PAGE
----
Interdisciplinarity

A model of Tatlin’s “Monument to the Third International” at the Royal Academy, London
© Richard Carpenter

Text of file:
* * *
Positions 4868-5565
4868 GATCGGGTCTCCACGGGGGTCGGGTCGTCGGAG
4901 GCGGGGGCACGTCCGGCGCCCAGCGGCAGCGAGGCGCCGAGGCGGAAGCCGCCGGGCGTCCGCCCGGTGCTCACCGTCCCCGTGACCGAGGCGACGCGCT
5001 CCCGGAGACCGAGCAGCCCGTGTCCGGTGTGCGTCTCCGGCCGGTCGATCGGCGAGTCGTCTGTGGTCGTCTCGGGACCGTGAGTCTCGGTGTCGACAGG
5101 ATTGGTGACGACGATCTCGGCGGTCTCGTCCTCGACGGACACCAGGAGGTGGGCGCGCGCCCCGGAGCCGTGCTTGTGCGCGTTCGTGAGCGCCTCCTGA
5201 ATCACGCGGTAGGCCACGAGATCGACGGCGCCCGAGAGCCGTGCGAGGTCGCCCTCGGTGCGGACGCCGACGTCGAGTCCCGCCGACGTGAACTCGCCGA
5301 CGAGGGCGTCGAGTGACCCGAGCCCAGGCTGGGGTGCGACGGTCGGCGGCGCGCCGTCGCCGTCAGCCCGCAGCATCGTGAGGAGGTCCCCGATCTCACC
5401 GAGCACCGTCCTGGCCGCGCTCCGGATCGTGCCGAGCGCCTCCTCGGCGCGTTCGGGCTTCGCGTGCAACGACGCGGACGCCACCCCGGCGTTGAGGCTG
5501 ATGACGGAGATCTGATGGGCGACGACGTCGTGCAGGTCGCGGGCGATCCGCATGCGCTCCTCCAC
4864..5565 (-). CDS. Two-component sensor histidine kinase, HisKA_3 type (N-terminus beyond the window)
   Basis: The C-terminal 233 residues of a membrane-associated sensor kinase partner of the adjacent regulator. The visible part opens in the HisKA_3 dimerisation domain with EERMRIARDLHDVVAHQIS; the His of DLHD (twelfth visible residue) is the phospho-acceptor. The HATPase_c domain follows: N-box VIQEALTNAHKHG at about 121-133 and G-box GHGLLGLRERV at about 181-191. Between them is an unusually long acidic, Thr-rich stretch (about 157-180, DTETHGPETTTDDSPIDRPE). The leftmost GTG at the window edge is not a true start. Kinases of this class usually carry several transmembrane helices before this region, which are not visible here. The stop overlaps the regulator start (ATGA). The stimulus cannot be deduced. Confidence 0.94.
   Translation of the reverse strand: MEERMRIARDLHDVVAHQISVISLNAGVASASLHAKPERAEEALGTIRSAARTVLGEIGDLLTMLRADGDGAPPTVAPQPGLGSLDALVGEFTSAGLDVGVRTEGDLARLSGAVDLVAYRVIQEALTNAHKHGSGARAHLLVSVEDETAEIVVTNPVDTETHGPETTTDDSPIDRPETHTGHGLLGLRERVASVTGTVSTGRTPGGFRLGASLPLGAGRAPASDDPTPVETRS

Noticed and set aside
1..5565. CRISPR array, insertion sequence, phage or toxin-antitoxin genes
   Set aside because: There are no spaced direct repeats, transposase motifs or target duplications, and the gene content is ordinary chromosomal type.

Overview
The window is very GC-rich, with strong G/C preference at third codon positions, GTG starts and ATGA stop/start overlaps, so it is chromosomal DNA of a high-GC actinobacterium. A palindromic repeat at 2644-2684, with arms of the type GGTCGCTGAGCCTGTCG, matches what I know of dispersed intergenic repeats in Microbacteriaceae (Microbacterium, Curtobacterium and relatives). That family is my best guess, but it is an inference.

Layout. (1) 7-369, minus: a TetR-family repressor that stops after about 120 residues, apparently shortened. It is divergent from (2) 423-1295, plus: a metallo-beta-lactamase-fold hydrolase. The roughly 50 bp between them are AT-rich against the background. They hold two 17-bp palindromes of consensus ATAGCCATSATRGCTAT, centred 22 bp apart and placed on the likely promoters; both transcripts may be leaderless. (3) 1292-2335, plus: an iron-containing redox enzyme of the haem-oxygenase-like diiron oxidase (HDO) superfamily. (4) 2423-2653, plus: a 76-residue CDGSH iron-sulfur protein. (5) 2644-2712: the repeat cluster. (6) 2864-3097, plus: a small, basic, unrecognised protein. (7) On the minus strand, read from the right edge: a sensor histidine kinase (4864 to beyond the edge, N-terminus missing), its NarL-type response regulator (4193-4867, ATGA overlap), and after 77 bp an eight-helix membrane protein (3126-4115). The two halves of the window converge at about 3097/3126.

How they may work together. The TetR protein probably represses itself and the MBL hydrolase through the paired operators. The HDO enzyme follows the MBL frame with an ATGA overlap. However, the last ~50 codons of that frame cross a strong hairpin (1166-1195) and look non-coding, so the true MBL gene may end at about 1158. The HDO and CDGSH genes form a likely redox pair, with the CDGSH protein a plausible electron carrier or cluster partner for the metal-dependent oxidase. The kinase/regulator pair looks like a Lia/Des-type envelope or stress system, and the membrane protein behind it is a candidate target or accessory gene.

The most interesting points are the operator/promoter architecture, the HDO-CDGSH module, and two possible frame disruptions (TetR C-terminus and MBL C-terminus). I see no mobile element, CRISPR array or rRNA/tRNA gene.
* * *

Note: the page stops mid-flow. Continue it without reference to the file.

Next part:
When I started this blog I promised myself I would keep it up to date, and in line with my progress on the MA course. I thought I was doing ok, until last week’s lecture, snappily titled “Interdisciplinarity, Intermediality, Non-disciplinarity”, which quite honestly floored me. I really don’t know what to say about it. It’s not that I found it especially difficult, quite the reverse (says I, modestly). It rather felt to me like an exercise in stating the bleedin’ obvious. It seems to me (and perhaps I am being simplistic) that art history practice is now necessarily interdisciplinary to some extent. Even if art history is reduced to discussion of materials and techniques, this would involve questions of history and economics – for example, the relative prices of different colours in medieval and Renaissance paintings, and the prestige attached to particular materials. When subject matter is considered, the need to bring in knowledge gained through other disciplines becomes imperative. When Vasari wrote his Lives of the Painters, he barely mentioned the subjects of the paintings, for the simple reason that they were all much the same – scenes from the Bible or classical mythology. In our increasingly pluralist world, the subject of an artwork becomes more and more important, and understanding it requires knowledge of all sorts of things which are properly outside the scope of art history. Even where the art has no ostensible subject, such as an abstract sculpture, it cannot be explained solely by art-historical methodologies. For example, I am working on my first essay, about Rodchenko and the Russian Constructivists (of which more later) – to get it right I have to know more about the Russian revolution before I can write anything sensible about Tatlin’s tower, or Rodchenko’s all-black canvasses. Art simply does not exist in a vacuum.

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